Finding the right tennis racquet, that matches up with your experience level, and game style is essential in reaching your potential. The technology invested in tennis equipment over the past two decades is staggering. Companies have state of the art facilities dedicated to testing, measuring, and fine-tuning all racquets and gear. Coupled with data on swing speeds, flight angles, compression, and more, and it is evident that there is technology that will benefit all types of players. But how do you know which one is right for you?  

Below is the first part of a two-part series that will help you find the perfect new racquet for your game. Today’s post is about understanding the variables. We will look into the primary five different factors of racquet differentiation. 

  1. Headsize
  2. Weight
  3. Beam Width
  4. String Pattern
  5. Stiffness


The headsize of a racquet can have an impact on swing speed, power, and control. Generally, the bigger the headsize, the more power it provides. However, it also slows down the swing speed a bit, and thus makes timing and control a little more difficult. Some rules of thumb:

Larger Headsize=More Power

Smaller Headsize=More Control

  • 85″-97″=Mid Size
  • 98″-104″=Mid Plus
  • 105″+=Oversize
  • *100″ is the average


The weight of the racket is one of an essential aspect of the frame. Professional and top-level junior and collegiate players tend to use heavier rackets than a beginner or intermediate play should. These top players will also customize their equipment further by adjusting where the weight is located (head heavy, head light, etc.). Generally, a lighter racket is easier to swing and therefore, can create more power but tend to have less support and sacrifices a bit of control. 

Lighter Weight=More Power

Heavier Weight=More Control

  • Light=9-9.7oz, 255-275g
  • Mid=9.8-11oz, 275-310g
  • Heavy=11oz+, 310g+

*The weight of the racket measured in Grams or Ounces

Beam Width: 

Thickness of the sidewalls of the racket frame. Beam width is often overlooked by recreational players, but does play a crucial part in the playability of any frame. Generally, beam width will affect power.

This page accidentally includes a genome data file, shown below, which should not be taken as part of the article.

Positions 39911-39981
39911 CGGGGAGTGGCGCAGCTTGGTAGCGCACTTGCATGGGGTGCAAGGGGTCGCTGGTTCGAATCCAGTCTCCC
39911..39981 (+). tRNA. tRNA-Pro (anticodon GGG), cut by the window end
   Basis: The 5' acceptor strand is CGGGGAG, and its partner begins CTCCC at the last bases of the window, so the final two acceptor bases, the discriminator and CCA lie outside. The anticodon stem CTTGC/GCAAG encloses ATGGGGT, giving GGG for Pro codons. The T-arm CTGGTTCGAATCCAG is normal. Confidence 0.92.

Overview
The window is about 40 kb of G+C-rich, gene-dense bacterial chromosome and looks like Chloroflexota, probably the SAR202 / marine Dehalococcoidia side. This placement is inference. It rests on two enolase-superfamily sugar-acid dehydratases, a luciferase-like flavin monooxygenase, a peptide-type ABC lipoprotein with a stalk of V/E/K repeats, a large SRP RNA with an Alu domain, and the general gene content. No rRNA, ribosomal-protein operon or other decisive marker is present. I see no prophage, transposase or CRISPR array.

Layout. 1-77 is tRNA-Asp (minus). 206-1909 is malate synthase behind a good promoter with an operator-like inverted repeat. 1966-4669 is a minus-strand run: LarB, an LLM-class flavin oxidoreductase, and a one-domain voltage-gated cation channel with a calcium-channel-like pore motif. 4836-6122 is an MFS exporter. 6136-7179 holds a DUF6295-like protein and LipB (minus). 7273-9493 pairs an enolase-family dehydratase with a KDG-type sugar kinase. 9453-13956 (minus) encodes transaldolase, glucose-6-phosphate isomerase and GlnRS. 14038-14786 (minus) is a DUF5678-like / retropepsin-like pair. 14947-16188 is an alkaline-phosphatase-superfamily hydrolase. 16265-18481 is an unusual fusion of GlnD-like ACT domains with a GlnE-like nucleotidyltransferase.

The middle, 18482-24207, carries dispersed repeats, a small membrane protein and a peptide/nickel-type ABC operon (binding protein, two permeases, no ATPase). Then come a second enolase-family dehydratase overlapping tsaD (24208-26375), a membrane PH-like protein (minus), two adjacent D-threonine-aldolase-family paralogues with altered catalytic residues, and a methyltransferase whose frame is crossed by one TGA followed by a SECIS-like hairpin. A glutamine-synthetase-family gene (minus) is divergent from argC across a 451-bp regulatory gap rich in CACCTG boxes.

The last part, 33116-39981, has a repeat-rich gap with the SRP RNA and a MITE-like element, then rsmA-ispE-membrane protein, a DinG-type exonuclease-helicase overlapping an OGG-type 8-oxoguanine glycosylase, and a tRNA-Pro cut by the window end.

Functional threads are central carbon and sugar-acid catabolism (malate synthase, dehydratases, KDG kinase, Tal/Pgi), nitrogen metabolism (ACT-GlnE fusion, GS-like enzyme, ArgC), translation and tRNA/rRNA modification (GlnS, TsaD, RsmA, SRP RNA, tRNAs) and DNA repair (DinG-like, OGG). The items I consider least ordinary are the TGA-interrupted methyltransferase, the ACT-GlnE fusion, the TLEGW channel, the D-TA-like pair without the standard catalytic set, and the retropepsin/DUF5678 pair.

Thicker Beam=More Power (Clash, Ultra)

Thinner Beam=More Control (Blade, Pro Staff)

String Pattern: 

The number of main strings and cross strings on a racket. String pattern tends to be more important with more experienced players and has less impact than the previously mentioned factors for beginner, intermediate, and recreational players. 

  • Main Strings: ⬆️⬇️ (listed 1st)
  • Cross Strings: ⬅️➡️ (listed 2nd)

Open String Pattern (Less Strings) = More Power & Spin (i.e. 16×19)

Denser String Pattern (More Strings) = More Control (i.e. 18×20)

Stiffness: How much the racket frame flexes on contact. Stiffness is very much a personal preference area and is probably the most noticeable difference between many racquet types.

Less Stiff=More Control

More Stiff=More Power

Measure Stiffness using the Stiffness Index (SI) Test. The more the racket flexes, the higher the #

  • Clash- ~11.1mm (most flexible)
  • Blade-~7.5mm
  • Pro Staff- 6.4mm
  • Ultra- 4.2mm

A final area to consider is grip size. Grip size represents the diameter of the grip, and having the proper grip size for your is essential. Grip size is easily measured by any tennis pro, pro shop manager, or retailer. Grip size is a standard measurement and not affected by technology. 

Understanding how Headsize, Weight, Beamwidth, String pattern, and stiffness affect the result of your shots, can be invaluable to finding the perfect. No two rackets are the same and it is the combination of these areas that will change the results you receive from each racquet technology.

Finally, despite all the advance testing and technology put into the development of a racquet, there is no substitute for personal preference. Get out on the court and playtest a variety of rackets to one that feels right for you. If it feels good, it will give you confidence and confidence will make you a better tennis player.